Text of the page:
The food categories in the second chart (March 13, 1942) are slightly different. Vegetables listed are in dried form, and the chart lacks biscuit and wine categories.

On March 12, 1942, 
Robert wrote in his diary, “News of drastic cut in rations.” And on the following day he recorded, “Rations cut by more than half!!” The second chart reflects that severe cut.

It’s alarming to see the drop in rations for several categories from one chart to the next. The second chart, for instance, lists a reduction of meat from servings on five days a week to only two, and the portions on those two days are smaller. Rice or macaroni servings and bread are substantially reduced in the second chart. Oil or fat are a little reduced, but quantities of tomatoes, cheese, vegetables, sugar, and coffee are similar in the two charts.

Do the charts reflect what Robert actually consumed in a given week in the camp, or the balance he hoped for, given the scarcity of food in the Camp 59? The reference to “grammes per head” suggestions that he had his “chums” in mind as well as himself.

Mrs. Dickinson to Mrs. Crooks—Letters

The following two letters were sent from Robert Dickinson’s stepmother to Denis Crooks’ mother when the two sons were overseas during the war.

Robert’s mother—also the mother of his brothers James and William—died young. Robert’s father, Leslie Dickinson, married again—to Nellie, the author of these two touching letters.

Leslie and Nellie had a son together, Len Dickinson. Letters and cards Robert sent while in service to his little brother Len are posted elsewhere on this site.

Thanks to Denis’ daughter, Maggie Clarke, for sharing this material.

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Robert and Denis—“Best of Chums”

Pictured above are Robert Dickinson (left) and Denis Crooks.

The 12 letters in this post were sent to me by Maggie Clarke, Denis Crook’s daughter.

Ten of the letters were among those Denis sent to his parents while he was interned at Camp 59–Servigliano. The final two were written in Camp 53–Sforzacosta. The letters are a testament to the deep friendship between Denis and fellow prisoner Robert Dickinson, who is mentioned in each of the letters.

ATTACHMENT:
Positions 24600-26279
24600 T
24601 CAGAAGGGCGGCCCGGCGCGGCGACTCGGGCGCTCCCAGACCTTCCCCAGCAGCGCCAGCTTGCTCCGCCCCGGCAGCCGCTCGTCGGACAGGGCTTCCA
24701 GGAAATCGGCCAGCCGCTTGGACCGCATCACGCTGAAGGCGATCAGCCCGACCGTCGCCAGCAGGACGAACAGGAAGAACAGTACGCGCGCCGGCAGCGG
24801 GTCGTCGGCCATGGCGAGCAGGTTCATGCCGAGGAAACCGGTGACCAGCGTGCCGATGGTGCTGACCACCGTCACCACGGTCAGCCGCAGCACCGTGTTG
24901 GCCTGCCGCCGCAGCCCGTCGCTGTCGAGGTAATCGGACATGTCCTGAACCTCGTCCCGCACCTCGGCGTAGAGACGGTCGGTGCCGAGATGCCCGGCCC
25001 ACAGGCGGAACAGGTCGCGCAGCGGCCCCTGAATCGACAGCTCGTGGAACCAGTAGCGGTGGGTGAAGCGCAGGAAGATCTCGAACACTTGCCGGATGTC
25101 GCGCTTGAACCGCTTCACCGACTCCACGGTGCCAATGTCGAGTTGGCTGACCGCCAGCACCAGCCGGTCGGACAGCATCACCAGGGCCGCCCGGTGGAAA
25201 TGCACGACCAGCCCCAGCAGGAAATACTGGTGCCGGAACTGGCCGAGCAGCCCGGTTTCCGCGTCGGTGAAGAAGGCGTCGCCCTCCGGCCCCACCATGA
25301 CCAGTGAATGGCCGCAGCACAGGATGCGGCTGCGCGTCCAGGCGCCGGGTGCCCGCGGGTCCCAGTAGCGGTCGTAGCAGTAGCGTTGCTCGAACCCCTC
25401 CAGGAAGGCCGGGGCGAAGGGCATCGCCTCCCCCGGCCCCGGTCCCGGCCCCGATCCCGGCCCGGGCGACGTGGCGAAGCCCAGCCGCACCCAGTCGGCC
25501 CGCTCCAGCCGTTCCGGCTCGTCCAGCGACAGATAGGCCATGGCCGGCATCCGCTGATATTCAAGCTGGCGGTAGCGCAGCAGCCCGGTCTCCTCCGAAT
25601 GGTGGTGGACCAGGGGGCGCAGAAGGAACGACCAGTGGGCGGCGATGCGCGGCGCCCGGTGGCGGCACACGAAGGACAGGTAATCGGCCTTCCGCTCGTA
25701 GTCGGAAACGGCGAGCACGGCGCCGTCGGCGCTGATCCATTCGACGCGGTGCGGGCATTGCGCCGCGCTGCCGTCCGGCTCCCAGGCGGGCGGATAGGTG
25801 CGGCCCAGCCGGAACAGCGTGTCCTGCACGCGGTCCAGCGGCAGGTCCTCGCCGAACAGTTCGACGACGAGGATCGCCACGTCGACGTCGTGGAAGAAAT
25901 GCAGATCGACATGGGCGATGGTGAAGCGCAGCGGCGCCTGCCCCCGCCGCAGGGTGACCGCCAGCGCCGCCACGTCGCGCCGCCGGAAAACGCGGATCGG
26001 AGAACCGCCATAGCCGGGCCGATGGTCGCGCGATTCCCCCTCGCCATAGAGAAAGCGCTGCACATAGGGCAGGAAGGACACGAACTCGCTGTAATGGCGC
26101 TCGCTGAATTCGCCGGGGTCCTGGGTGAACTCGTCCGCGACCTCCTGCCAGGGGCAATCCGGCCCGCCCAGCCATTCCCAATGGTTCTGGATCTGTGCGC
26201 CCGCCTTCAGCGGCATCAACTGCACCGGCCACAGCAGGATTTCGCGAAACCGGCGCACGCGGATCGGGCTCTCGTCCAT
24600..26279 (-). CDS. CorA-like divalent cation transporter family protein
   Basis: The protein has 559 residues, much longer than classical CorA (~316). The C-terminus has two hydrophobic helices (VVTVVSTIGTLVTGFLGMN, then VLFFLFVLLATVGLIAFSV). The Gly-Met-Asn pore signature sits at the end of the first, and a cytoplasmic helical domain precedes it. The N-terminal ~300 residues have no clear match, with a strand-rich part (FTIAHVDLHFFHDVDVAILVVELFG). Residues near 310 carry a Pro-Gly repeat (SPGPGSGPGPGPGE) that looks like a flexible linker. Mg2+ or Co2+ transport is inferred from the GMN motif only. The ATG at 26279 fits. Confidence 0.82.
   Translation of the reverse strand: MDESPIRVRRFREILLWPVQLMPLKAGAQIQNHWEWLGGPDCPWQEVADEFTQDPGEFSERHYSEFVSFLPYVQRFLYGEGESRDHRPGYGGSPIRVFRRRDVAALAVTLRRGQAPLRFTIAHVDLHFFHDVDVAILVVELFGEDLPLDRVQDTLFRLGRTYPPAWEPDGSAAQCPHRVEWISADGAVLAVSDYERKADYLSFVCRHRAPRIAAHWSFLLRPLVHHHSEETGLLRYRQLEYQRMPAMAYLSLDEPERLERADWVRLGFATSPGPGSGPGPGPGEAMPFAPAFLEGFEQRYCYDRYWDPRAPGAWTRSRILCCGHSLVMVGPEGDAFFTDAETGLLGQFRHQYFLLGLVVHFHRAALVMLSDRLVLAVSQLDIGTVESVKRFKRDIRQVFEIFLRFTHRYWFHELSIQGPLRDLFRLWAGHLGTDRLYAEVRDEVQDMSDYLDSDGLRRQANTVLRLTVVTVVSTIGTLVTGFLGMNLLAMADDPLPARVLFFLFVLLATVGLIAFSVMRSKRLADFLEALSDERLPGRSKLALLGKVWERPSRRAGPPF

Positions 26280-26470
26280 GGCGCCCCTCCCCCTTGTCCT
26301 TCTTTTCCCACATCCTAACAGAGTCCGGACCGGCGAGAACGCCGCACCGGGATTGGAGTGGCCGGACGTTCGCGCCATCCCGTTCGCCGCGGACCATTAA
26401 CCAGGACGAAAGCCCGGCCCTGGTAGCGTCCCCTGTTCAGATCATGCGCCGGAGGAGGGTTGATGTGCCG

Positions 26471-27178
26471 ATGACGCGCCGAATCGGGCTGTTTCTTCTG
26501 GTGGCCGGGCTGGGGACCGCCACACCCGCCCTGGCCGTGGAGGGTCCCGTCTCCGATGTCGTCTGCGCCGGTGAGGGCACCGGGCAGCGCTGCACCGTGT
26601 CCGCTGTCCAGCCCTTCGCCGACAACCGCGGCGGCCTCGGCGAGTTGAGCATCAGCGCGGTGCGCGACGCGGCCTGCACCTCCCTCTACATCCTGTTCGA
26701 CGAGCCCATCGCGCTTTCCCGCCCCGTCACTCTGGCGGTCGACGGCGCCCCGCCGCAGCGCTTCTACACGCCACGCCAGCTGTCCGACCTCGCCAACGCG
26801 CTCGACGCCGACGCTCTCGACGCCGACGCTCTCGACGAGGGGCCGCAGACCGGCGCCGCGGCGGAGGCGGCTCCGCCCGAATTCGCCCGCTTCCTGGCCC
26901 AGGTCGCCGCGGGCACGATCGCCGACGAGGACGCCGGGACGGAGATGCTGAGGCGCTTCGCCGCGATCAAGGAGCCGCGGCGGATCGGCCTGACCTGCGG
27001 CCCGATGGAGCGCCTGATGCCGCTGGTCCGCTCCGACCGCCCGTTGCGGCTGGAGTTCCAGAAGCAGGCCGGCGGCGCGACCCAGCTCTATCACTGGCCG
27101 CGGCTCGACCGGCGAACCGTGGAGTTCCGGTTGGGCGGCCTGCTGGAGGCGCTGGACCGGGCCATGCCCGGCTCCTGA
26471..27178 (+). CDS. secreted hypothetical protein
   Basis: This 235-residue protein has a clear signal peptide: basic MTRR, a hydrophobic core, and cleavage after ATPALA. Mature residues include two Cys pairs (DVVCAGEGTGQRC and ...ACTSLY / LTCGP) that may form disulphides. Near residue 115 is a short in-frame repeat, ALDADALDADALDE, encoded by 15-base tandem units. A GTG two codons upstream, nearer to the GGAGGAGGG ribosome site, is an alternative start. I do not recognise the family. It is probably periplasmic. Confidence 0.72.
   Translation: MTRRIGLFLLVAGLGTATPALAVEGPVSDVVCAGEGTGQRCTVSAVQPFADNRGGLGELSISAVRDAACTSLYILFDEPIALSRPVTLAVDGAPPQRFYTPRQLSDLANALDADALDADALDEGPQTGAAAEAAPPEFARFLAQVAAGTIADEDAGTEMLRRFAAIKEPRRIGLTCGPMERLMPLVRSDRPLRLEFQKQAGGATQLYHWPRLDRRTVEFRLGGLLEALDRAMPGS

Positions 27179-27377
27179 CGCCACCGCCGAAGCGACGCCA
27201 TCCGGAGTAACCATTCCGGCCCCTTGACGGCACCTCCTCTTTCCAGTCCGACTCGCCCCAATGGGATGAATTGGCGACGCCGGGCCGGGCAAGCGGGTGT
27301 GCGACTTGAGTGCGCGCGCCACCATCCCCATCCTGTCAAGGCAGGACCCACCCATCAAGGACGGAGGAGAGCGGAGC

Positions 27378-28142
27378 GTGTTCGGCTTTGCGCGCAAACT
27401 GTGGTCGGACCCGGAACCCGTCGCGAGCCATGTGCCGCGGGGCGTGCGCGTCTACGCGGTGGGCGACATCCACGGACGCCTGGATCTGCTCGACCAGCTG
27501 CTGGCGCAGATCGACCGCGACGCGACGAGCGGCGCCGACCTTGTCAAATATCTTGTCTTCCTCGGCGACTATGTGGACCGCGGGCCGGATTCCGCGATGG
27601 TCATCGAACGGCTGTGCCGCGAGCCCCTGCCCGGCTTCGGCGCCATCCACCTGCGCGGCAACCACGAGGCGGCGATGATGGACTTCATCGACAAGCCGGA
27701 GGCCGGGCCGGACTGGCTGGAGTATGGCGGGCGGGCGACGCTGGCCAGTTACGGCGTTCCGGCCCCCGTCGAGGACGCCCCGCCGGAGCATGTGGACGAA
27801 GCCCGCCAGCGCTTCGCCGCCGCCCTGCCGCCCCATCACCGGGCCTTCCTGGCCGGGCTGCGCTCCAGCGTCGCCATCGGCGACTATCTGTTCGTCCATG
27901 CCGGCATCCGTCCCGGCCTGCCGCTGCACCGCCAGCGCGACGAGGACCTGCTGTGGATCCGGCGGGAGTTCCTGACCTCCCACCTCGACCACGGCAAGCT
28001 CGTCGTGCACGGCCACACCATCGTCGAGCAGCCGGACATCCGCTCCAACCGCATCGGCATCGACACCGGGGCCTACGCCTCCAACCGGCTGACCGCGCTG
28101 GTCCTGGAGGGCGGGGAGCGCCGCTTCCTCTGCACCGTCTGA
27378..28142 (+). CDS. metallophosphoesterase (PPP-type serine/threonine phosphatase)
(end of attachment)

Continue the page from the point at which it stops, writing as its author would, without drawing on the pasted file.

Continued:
Denis also is frequently mentioned in the log of daily events in Robert’s prison camp journal, “Servigliano Calling.”

The two men were, as Denis put it, “best of chums” from January 1942 to May 1943. When Robert was transferred from Camp 53, it would be the last time the two men would see each other, as Robert did not return from the war.

In addition to reports of what Denis and Robert were up to, the letters provide a wealth of information about daily life in camp—invention and refinement of the “blowers” the men used to warm food, the concoctions that they created from Red Cross parcel contents (see also “Robert Dickinson’s ‘Campo 59 Cookery'”), and details of a camp-sponsored “grand carnival” (see also “Carnival Time”).

(No. 11) April 12th. [1942]

Dear Mother and Dad,
I received another two letters last week—no. 50 dated 4th. Feb. and letter-card dated 30th. Oct. and then today I had a letter-card (no. 3) dated 1st. of March, so I was very pleased. After I had written my last letter on Easter Sunday we received another Red-Cross food parcel, one between two. I and my friend Bob were very lucky, we had an apple pudding (tinned of course) and with it we each ate a pound of jam which we had bought at the canteen; we get paid here and can buy cheese and jam at the canteen. Gee! was it good!!! Amongst other things we had ½ lb. oatmeal, so on Monday the cookhouse made porridge for those who had oatmeal, and that was jolly good too. I hope these parcels come fairly regularly now. [missing text] had an extra 8 o’clock service last Sunday morn… [missing text] that. There were over 100 chaps there. The padre has [text missing] evening services every evening at 7:30 for about 10 minutes. I hope you are receiving my letters every week now, we write regularly every Sunday. Please thank everybody for their greetings, and for being so good to you at home, it must have been very worrying for you. Remember me to Michael and Joan Field, and also to Elsa and through her to Ron Gilbert. Yes, I do smoke a little, it helps to pass the time, so I’d love to get some cigarettes. We have an Italian issue every week, and also 50 English with each parcel. Glad your back is O.K. Dad, keep it up! Lot of love and kisses from Denis xxxxxxx